Happy Appreciate a Dragon Day! While dragons are technically mythical creatures, the Komodo dragon, known as the world’s heaviest lizard, is without a doubt the most similar-looking living creature. Hi, I’m Rae Karpinski, and as the Oklahoma City Zoo and Botanical Garden’s primary caretaker of Komodo dragons and lead caretaker of herpetology, I know there is a lot to appreciate about these unique animals!
Here at the Zoo, we’re home to two adult Komodo dragons, 10-year-old female, Kotara, and 7-year-old male, Padar. Their habitat is located in the Zoo’s Sanctuary Asia habitat, which is fitting, considering their species in endemic to Indonesia.
Padar has been at the Zoo since 2018, while Kotara arrived in 2011 at just three months old. When I first started caring for Kotara, she could fit into the palm of my hand. It’s been an extreme pleasure watching her become the impressive adult dragon you see today. We’re grateful to be home to Padar and Kotara who have proven to be excellent ambassadors for their species.
So, why should you appreciate Komodo dragons? There are many reasons:
- SIZE! This vulnerable species is impressive in size, reaching up to 10 feet in length - its tail often growing half as long as its body.
- STRONG SENSES! While their vision is certainly a strength, their sense of smell is even more powerful – allowing them to detect deceased prey from up to five miles away.
- HUNTING! When hunting, Komodo dragons rely on their camouflage. Its sharp claws and serrated, shark-like teeth help it to tear into prey, which includes carrion, deer, pigs, smaller dragons and water buffalo.
- SPEED! Komodo dragons can reach speeds of up to 13 miles per hour for a short period of time when locating prey.
- SPECIAL SKILLS! They are exceptional swimmers and climbers.
- SMARTS! Komodo dragons are also highly-intelligent creatures.
Speaking of intelligence, Padar and Kotara have demonstrated the ability to recognize their own names and differentiate between their caretakers. As caretakers, this ability helps us immensely when performing daily husbandry procedures and shifting them between habitats.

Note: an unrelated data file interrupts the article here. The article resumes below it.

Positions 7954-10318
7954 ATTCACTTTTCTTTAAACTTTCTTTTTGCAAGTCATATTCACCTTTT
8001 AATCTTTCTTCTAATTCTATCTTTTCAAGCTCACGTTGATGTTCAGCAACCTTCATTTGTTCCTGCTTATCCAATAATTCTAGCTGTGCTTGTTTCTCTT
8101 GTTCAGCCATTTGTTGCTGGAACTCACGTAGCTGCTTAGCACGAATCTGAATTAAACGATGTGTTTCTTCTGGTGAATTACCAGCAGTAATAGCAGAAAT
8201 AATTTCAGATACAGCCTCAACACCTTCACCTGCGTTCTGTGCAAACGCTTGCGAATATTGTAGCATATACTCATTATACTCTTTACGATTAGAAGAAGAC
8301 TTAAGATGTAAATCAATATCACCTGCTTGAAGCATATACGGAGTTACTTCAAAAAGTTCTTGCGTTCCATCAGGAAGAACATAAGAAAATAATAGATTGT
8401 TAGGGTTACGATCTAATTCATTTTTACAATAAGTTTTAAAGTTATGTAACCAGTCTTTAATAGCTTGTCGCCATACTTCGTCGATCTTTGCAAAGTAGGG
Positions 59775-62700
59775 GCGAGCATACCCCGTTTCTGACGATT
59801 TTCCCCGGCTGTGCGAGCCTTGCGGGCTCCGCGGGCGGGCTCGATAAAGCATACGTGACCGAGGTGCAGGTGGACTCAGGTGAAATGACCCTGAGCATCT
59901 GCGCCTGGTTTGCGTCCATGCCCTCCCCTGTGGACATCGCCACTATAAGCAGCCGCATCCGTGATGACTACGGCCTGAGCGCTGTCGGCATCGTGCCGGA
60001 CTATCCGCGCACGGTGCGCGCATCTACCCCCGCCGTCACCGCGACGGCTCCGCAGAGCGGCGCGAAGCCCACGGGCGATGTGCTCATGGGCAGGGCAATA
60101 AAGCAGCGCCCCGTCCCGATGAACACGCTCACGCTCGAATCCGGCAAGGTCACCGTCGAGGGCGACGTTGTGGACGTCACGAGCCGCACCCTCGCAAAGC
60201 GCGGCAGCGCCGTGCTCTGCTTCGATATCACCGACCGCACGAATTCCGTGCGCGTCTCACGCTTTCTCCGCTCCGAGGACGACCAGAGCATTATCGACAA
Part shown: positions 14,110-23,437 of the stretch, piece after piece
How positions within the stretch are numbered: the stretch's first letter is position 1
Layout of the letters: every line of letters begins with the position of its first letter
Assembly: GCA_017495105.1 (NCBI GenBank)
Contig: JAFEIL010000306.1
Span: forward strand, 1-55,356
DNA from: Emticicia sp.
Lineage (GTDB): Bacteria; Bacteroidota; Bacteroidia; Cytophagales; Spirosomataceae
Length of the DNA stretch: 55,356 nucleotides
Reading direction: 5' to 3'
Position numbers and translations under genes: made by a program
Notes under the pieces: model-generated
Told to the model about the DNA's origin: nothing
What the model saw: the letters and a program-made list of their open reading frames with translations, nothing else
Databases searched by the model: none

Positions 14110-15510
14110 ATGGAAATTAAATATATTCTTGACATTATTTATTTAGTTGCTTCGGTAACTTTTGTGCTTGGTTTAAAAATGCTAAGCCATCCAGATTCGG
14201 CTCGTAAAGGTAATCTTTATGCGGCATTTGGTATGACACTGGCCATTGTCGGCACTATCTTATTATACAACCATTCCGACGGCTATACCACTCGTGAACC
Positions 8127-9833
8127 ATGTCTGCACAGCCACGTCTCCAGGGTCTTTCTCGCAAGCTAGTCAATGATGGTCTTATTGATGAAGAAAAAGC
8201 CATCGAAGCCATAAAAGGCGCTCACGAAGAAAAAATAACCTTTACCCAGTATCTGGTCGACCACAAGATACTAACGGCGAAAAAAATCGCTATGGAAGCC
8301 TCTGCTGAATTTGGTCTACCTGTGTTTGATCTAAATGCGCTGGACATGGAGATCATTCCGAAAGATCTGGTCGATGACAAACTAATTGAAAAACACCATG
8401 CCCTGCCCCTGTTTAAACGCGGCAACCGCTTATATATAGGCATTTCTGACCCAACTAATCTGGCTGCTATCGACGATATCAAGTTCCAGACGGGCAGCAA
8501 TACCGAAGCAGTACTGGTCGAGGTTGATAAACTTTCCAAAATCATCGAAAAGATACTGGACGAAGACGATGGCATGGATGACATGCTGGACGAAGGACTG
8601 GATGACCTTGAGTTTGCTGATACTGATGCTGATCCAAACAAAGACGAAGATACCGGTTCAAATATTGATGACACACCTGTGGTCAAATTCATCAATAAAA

The bond I’ve created with the Komodo dragons is something I’m proud of and is evident in their daily behavior. In the mornings, for example, Kotara and Padar greet me at the front of their individual, indoor habitats and present their bodies for belly rubs. The two dragons have very distinct personalities. Padar is laid back and enjoys sunning on his favorite rock. When he’s not relaxing, however, he can be seen climbing the columns inside his habitat. Kotara has a sassy personality and likes to spend her time digging tunnels all throughout her habitat.
The Komodo dragon is listed as vulnerable by the International Union for Conservation due to habitat loss and poaching. In an effort to conserve their species, the Zoo is a proud member of the Association of Zoos and Aquarium’s Species Survival Plan™ (SSP) for Komodo dragons. Padar came to the Zoo as part of an SSP breeding recommendation for Kotara.
Because Komodo dragons are solitary, Padar and Kotara only share space for breeding purposes, or what we call “dragon dates”. However, they are able to see and smell each other on a regular basis between the mesh of their habitats.
I appreciate that I’m able to work with these amazing dragons every day, so I hope that these fun facts helped you to learn to appreciate them, too! I encourage you to visit Padar and Kotara at the Zoo’s Sanctuary Asia habitat very soon.
- Rae Karpinski, lead caretaker of herpetology
Photos: Rae Karpinski